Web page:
Movers and SHAKERS
Image: Judge Terry Doughty (USA Today Network Video)
Understanding the HealthCare Vaccine Mandate Injunction
Judge Terry A. Doughty, a federal Judge sitting in the U.S. District Court for the Western District of Louisiana, issued a NATIONWIDE injunction on President Biden's vaccine mandate for healthcare workers yesterday, November 30, 2021.
Some are heralding Judge Doughty a hero in the war waging worldwide between governments and those opposing mandatory vaccination.
The issue before the Louisiana Court was whether “the Plaintiff States” (fourteen U.S. states comprised of Louisiana, Montana, Arizona, Alabama, Georgia, Idaho, Indiana, Mississippi, Oklahoma, South Carolina, Utah, West Virginia, Kentucky, and Ohio) are entitled to a preliminary injunction against the COVID-19 vaccine mandate (“Mandate”) implemented by “the Government Defendants” (made up of Xavier Becerra, in his official capacity as Secretary of Health and Human Services, The U.S. Department of Health and Human Services (“DHH”), Chiquita Brooks–Lasure, in her official capacity as Administrator of the Center for Medicare and Medicaid Services (“CMS”)) on November 5, 2021. The Mandate requires the staff of twenty-one types of Medicare and Medicaid healthcare providers to receive one vaccine by December 6, 2021, and the second vaccine by January 4, 2022. The failure to comply can result in penalties up to and including “termination of the Medicare/Medicaid Provider Agreement.”
According to the CMS, the Mandate regulates over 10.3 million health care workers in the United States. Of those 10.3 million, 2.4 million healthcare workers are currently unvaccinated.
In his Memorandum Opinion, Judge Doughty noted that “[i]mplicit in determining whether a preliminary injunction should be granted is determining whether the Government Defendants have the statutory and/or constitutional authority” to implement the Mandate. The Judge ultimately concluded that the Biden administration does not have the constitutional authority to go around Congress by issuing such a mandate.
Doughty observed: “[i]f the executive branch is allowed to usurp the power of the legislative branch to make laws, two of the three powers conferred by our Constitution would be in the same hands."
Quoting a decision from the U.S. Supreme Court from October of this year, he stated: "[i]f human nature and history teach anything, it is that civil liberties face grave risks when governments proclaim indefinite states of emergency” before adding “[d]uring a pandemic such as this one, it is even more important to safeguard the separation of powers set forth in our Constitution to avoid erosion of our liberties."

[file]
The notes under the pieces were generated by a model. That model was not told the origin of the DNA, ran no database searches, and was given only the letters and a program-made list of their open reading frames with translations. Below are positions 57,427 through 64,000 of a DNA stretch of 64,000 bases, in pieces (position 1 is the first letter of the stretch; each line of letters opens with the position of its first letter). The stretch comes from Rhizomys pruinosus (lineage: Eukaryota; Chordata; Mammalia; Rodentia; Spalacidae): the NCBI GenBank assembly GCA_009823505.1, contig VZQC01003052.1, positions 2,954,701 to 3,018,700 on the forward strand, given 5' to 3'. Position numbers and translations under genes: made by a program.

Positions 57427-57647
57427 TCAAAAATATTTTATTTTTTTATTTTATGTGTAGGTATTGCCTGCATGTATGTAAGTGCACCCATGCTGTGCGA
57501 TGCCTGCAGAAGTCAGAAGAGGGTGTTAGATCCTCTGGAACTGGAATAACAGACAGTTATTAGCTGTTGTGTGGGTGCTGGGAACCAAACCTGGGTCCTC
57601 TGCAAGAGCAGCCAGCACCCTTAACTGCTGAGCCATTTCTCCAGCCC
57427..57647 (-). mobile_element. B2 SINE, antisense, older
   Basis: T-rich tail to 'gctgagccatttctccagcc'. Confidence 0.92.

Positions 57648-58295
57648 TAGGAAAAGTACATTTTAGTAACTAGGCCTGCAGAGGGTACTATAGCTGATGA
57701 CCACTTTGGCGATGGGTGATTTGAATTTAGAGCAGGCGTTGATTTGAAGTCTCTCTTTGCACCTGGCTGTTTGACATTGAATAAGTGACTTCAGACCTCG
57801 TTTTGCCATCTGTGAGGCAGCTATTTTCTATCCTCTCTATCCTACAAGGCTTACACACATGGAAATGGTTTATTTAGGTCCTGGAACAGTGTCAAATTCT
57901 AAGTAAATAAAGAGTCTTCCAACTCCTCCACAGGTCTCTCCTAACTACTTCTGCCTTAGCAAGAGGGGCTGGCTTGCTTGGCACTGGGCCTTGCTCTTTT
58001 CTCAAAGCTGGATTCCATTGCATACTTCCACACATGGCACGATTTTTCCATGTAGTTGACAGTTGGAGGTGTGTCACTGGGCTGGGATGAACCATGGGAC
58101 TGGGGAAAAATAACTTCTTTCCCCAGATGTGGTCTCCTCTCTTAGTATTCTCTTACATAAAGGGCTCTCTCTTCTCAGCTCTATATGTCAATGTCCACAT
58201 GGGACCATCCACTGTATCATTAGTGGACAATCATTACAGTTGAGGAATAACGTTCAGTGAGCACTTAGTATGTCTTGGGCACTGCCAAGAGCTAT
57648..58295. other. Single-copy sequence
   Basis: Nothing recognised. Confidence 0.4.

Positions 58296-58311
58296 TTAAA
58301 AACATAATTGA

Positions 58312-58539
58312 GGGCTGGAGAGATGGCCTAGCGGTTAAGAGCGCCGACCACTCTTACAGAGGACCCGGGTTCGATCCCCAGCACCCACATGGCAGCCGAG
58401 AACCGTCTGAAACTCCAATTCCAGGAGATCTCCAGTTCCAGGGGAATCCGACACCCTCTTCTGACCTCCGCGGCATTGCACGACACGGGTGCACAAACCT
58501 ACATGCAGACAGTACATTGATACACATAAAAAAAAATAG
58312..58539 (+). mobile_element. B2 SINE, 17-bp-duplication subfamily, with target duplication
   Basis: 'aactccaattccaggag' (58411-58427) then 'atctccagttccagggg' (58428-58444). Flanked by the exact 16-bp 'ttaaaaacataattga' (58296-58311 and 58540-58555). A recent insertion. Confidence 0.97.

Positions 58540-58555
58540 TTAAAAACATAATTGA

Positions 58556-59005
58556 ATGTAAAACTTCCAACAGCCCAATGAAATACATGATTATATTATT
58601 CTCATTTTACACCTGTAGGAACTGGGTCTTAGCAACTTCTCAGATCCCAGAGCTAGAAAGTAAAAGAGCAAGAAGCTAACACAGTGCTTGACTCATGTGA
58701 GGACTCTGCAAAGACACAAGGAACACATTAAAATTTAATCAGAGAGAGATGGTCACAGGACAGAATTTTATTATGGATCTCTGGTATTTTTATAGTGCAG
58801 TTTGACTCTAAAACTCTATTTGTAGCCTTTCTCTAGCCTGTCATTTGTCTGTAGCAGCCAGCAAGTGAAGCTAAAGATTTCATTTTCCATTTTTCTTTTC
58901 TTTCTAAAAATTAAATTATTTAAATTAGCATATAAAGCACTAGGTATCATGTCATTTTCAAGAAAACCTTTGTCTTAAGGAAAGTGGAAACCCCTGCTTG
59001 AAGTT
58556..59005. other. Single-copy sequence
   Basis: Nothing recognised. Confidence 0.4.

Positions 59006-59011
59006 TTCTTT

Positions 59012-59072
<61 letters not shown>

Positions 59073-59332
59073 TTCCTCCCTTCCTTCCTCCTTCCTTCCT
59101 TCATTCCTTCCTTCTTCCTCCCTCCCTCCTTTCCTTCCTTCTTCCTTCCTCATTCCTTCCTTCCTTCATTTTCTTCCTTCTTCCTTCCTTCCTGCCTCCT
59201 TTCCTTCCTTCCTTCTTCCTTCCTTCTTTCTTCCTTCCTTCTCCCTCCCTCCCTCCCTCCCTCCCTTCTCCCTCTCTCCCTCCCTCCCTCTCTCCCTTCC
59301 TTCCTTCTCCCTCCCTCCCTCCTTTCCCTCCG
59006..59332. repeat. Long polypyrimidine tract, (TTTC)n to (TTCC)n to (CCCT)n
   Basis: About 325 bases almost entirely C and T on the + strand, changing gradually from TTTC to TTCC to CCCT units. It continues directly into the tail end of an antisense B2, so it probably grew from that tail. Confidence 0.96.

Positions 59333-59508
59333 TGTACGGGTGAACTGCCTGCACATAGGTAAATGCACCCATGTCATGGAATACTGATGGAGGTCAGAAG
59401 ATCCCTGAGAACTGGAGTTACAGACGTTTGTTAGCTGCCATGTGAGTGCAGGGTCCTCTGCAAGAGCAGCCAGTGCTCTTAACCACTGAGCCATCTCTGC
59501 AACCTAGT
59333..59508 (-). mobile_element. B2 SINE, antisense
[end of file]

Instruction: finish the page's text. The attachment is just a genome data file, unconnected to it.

Source: STATE OF LOUISIANA ET AL CASE NO. 3:21-CV-03970 MEMORANDUM RULING (page 8)
Acknowledging that “the matter will ultimately be decided by a higher court than this one," Doughty opined it is nonetheless ”important to preserve the status quo in this case. The liberty interests of the unvaccinated requires nothing less."
The matter is before the Louisiana federal District Court Judge as case State of Louisiana, et al. v. Xavier Becerra, et al. and involves fourteen states. Doughty’s ruling comes on the heels of a similar grant of a preliminary injunction by Judge Matthew Schlep in the U.S. District Court for the Eastern District of Missouri in the matter State of Missouri, et al. v. Biden, Jr., et al. Schlep’s ruling was issued on November 29, 2021, the day before Doughty’s, and pertained to only ten states (Alaska, Arkansas, Iowa, Kansas, Missouri, Nebraska, New Hampshire, North Dakota, South Dakota and Wyoming), but also temporarily halted the Biden administration’s implementation of the vaccine Mandate as to health care workers. Judge Doughty’s ruling is more far-reaching as it has nationwide impact, and intentionally so, as explained by Doughty:
"[D]ue to the nationwide scope of the…[M]andate, a nationwide injunction is necessary due to the need for uniformity…Although this Court considered limiting the injunction to the fourteen Plaintiff States, there are unvaccinated healthcare workers in other states who also need protection. Therefore, the scope of this injunction will be nationwide, except for the states of Alaska, Arkansas, Iowa, Kansas, Missouri, New Hampshire, Nebraska, Wyoming, North Dakota, South Dakota," since those states were already covered by Judge Schlep’s preliminary injunction.
Doughty concluded: "[t]his preliminary injunction shall remain in effect pending the final resolution of this case, or until further orders from this Court, the United States Court of Appeals for the Fifth Circuit, or the United States Supreme Court."
Both cases are likely to be appealed.
About the Author:
Denese Venza, Esq. is an attorney and freelance writer licensed to practice in both state and federal courts in Florida and West Virginia. The information contained in this article is provided for informational purposes only, is not legal advice, and should not be construed as legal advice on any subject matter.
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